Judge Josh Rode prefers purple grapes.
Fruit from here is very sweet.
In the late 1980's, Japanese director Shinsuke Ogawa took a small crew to the tiny town of Kaminoyama to film the creation of their claim to fame: dried red persimmons. His timing was fortuitous, getting there just in time to capture the last generation to exclusively use the centuries old, technology free methods. Seeing tractors and other modern equipment would have regulated this film to "show the fourth grade class about farms" territory. Instead, Ogawa shot a time capsule of an age now past.
If you ever start feeling as if you hate your job, just watching the arduous task of peeling, cutting, and hanging thousands of persimmons might help. The villagers had it down to a science, but the piles seemed endless. Small technological steps helped. One woman was so slow after marrying into a persimmon-growing family that her husband designed a knife with a notch on the end to make for a quick, even cut. Soon they were everywhere. The film's favorite invention is the hand-cranked peelers made of bicycle gears created in 1931. A fairly large portion of the film focuses on these peelers, along with their inventor and various people who still make them.
Every now and then Red Persimmons uses contextually jarring music while transitioning scenes, but most of the film is score-free. That's a bonus for me. The sounds of twigs snapping, peelers whirring, or the wind blowing through long chains of drying persimmons gives the film a terrific sense of space. Ogawa includes scenes that probably wouldn't have made it into most documentaries, such as the moment where one persimmon farmer catches them filming his fruit, but aside from his obsession with the peelers, he does a good job of keeping the sleepy pace from becoming comatose. The interviews are generally engaging, especially since the people are open and readily willing to speak.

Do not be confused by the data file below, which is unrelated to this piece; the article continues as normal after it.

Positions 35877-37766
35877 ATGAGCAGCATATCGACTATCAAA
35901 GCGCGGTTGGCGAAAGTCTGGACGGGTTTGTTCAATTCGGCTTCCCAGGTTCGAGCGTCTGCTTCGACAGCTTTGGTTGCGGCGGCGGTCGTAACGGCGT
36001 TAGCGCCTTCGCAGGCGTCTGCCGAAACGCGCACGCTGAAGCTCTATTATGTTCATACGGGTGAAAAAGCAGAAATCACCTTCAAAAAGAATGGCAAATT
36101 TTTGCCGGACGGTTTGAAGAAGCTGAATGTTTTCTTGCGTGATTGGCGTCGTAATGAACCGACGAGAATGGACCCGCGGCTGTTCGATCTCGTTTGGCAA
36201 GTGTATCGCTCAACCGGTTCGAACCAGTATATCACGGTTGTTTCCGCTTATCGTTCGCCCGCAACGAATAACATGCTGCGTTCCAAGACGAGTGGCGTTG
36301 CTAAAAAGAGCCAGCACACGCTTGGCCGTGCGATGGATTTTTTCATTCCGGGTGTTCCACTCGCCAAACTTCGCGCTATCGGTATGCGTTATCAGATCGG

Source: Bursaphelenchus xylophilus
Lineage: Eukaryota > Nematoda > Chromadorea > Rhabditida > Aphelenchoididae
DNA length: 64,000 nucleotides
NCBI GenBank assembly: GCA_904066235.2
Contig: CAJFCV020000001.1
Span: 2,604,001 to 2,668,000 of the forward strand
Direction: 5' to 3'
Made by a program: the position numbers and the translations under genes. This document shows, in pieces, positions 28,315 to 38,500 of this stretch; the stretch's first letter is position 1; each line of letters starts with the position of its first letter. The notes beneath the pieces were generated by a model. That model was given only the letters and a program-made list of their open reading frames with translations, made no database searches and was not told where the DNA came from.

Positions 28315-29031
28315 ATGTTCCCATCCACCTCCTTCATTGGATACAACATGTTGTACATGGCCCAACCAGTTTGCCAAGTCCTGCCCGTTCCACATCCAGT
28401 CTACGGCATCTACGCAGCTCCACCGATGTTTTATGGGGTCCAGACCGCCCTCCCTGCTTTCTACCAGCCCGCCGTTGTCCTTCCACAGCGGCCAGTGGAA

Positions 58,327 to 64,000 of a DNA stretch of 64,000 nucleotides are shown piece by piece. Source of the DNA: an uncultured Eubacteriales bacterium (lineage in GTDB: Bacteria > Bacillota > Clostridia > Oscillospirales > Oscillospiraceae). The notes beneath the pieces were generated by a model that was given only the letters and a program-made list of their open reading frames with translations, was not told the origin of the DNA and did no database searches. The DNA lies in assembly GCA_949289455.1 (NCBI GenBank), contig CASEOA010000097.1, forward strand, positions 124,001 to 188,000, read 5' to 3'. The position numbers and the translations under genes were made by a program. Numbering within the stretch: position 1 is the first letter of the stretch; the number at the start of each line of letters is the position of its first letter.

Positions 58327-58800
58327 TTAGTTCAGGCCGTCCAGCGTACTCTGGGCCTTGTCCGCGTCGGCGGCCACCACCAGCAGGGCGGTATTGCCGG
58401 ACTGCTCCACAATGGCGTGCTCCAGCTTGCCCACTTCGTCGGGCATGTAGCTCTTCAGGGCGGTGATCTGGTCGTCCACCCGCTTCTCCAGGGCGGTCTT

Given the film's age and the equipment used to make it, the standard definition 1.33:1 full-frame picture is excellent; minimal grain and balanced colors, though a bit faded. The audio is listed as Dolby 2.0 Stereo, though it's mostly talking coming from the center speaker. The subtitles are unobtrusive and easy to read. Extras include and interesting but overly long 62-minute documentary on Ogawa done in 1981 by Jun'ichiro Oshige and his hilarious leather suit. We also get text bios for Ogawa and second director Peng Xiaolian, who finished the film after Ogawa's death in 1991.
Red Persimmons is a quiet, contemplative look at a time and a place quickly disappearing from this world. If you like rural documentaries, this is a must see. If you prefer action-action-action, this'll put you to sleep.
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